De / Construction


We are used to thinking of the painting as a surface on which the artist paints. Sarah and Stan, on the contrary, see it as an object that works in different spatial dimensions. Both artists question this traditional concept, pushing beyond its limits.

However, their approach is antithetical, and the concept of the exhibition is based on this contrast: Deconstruction for Sarah Loibl vs Construction for Stan Van Steendam.

Sarah Loibl replaces the canvas with transparent veil-like fabrics and physically deconstructs the painting into multiple layers. In fact, the work results from the superimposition of single transparent veils, on which she paints by breaking down the final image into different planes. The multiple layers that make up the painting are sometimes mounted on a single aluminum frame, and sometimes the artist mounts them individually and superimposes the frames themselves.

The work thus acquires its own spatial depth, while also interacting with the space in which it is installed. In fact, shadows are created on the wall where the color fills the porosity of the gauze and does not let the light through, reproducing an imprint of the work on the wall. Interacting with the light and the movement of the viewer, Sarah’s work has an intrinsic dynamic and mutable character depending on the point of observation. Her strength lies in the contrast between the ephemeral materiality of the transparent veils and the physical interaction with the environment and with the spectator’s corporeality.

In contrast to Sarah’s deconstructive approach, Stan Van Steendam constructs massive monochrome works that the artist calls ‘painting’ rather than ‘sculptures’, questioning the definitions of these traditional categories. His interest indeed is not in shaping a form, like a sculptor does. The form is given by the wooden support, which is the base and the starting point. Stan’s research is rather based on the material construction of the surface, a process that is both physical and meditative for the artist who applies multiple layers of dust, pigment, ash and plaster mixtures with his own hands. His hands become the only tool.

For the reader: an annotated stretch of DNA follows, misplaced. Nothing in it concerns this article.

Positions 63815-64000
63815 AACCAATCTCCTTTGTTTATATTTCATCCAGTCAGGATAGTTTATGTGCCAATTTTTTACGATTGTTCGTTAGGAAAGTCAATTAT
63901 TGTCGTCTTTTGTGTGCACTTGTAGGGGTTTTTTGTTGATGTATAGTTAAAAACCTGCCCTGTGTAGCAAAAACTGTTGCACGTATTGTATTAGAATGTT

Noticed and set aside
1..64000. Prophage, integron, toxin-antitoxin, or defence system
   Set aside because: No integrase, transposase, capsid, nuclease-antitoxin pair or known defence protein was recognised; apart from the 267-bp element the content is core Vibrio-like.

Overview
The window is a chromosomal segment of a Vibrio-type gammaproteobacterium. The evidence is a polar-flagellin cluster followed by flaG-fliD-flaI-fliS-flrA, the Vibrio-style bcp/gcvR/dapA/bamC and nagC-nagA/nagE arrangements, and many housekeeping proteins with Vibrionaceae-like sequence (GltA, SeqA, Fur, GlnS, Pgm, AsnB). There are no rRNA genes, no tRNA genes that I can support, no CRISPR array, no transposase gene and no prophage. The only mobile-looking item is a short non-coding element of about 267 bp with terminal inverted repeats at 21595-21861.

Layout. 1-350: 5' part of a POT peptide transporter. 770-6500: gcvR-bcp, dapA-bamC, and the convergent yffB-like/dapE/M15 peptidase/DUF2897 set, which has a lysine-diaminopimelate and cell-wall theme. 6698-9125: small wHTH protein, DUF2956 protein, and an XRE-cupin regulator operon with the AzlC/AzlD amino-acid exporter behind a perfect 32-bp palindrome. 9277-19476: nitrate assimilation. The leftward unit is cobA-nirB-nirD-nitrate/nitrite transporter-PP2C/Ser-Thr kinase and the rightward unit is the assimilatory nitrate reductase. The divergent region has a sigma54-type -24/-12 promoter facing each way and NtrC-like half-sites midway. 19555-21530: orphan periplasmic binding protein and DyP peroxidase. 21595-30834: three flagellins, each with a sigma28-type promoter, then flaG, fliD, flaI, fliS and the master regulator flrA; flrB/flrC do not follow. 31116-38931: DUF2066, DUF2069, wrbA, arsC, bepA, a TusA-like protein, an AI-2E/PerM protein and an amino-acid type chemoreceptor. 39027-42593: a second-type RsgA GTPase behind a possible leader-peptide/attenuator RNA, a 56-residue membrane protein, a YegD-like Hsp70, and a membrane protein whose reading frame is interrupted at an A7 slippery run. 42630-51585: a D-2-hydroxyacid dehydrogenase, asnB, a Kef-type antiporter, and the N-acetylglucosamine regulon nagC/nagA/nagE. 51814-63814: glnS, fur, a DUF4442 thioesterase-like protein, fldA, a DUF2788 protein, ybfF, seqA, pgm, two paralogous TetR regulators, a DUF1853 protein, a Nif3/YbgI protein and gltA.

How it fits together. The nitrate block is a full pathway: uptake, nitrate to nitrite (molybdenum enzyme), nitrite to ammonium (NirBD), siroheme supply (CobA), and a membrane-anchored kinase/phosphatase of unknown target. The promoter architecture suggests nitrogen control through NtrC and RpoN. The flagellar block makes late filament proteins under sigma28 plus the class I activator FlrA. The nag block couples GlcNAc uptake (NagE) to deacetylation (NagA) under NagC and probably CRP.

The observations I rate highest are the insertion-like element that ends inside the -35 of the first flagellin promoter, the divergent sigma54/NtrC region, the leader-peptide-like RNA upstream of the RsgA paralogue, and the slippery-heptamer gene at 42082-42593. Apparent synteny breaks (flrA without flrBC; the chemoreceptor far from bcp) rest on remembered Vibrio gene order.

In spite of this constructive and massive approach opposite to Sarah’s, the work presents curious affinities of result: Stan’s changeable monochromes also have a physical presence that leaves the wall and extends into space, inviting the viewer to interact with them while working on different levels of perception, visual and tactile. A perception that keep changing depending on the reflection of light on the material surface and on the viewer’s point of observation.

Van Steendam’s monochrome surfaces also want to interact with the emotional and psychological aspect of the viewer. The total abstraction sought by the artist also in the titles wants to give the viewer a neutral and empty space in which to immerse himself, a metaphysical place where to find himself with his own emotions. The colors, however, do not have specific meanings and also seek to be abstracted, if that’s possible. The artist exercises control only over the choice of a light rather than dark palettes, and then lets himself be guided unconsciously by the materials he uses.